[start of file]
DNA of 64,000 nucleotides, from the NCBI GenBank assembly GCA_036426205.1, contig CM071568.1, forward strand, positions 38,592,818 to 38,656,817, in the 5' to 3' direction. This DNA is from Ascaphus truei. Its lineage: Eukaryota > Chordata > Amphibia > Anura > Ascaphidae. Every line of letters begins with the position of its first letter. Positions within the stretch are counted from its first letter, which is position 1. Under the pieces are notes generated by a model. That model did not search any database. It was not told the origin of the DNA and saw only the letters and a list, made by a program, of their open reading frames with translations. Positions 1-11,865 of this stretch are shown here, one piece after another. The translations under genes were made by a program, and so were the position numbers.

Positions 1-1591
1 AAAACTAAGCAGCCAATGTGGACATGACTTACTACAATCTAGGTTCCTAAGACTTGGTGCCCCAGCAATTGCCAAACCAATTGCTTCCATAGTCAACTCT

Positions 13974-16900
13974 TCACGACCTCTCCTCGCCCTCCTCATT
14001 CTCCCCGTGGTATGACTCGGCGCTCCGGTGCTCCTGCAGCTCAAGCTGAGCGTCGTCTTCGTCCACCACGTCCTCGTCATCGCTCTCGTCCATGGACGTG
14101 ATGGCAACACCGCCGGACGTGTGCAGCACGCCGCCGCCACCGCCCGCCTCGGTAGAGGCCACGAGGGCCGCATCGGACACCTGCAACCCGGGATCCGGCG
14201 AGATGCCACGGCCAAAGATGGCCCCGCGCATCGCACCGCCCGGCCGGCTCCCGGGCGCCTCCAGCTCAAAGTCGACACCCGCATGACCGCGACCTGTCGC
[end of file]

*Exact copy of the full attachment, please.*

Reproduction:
DNA of 64,000 nucleotides, from the NCBI GenBank assembly GCA_036426205.1, contig CM071568.1, forward strand, positions 38,592,818 to 38,656,817, in the 5' to 3' direction. This DNA is from Ascaphus truei. Its lineage: Eukaryota > Chordata > Amphibia > Anura > Ascaphidae. Every line of letters begins with the position of its first letter. Positions within the stretch are counted from its first letter, which is position 1. Under the pieces are notes generated by a model. That model did not search any database. It was not told the origin of the DNA and saw only the letters and a list, made by a program, of their open reading frames with translations. Positions 1-11,865 of this stretch are shown here, one piece after another. The translations under genes were made by a program, and so were the position numbers.

Positions 1-1591
1 AAAACTAAGCAGCCAATGTGGACATGACTTACTACAATCTAGGTTCCTAAGACTTGGTGCCCCAGCAATTGCCAAACCAATTGCTTCCATAGTCAACTCT

Positions 13974-16900
13974 TCACGACCTCTCCTCGCCCTCCTCATT
14001 CTCCCCGTGGTATGACTCGGCGCTCCGGTGCTCCTGCAGCTCAAGCTGAGCGTCGTCTTCGTCCACCACGTCCTCGTCATCGCTCTCGTCCATGGACGTG
14101 ATGGCAACACCGCCGGACGTGTGCAGCACGCCGCCGCCACCGCCCGCCTCGGTAGAGGCCACGAGGGCCGCATCGGACACCTGCAACCCGGGATCCGGCG
14201 AGATGCCACGGCCAAAGATGGCCCCGCGCATCGCACCGCCCGGCCGGCTCCCGGGCGCCTCCAGCTCAAAGTCGACACCCGCATGACCGCGACCTGTCGC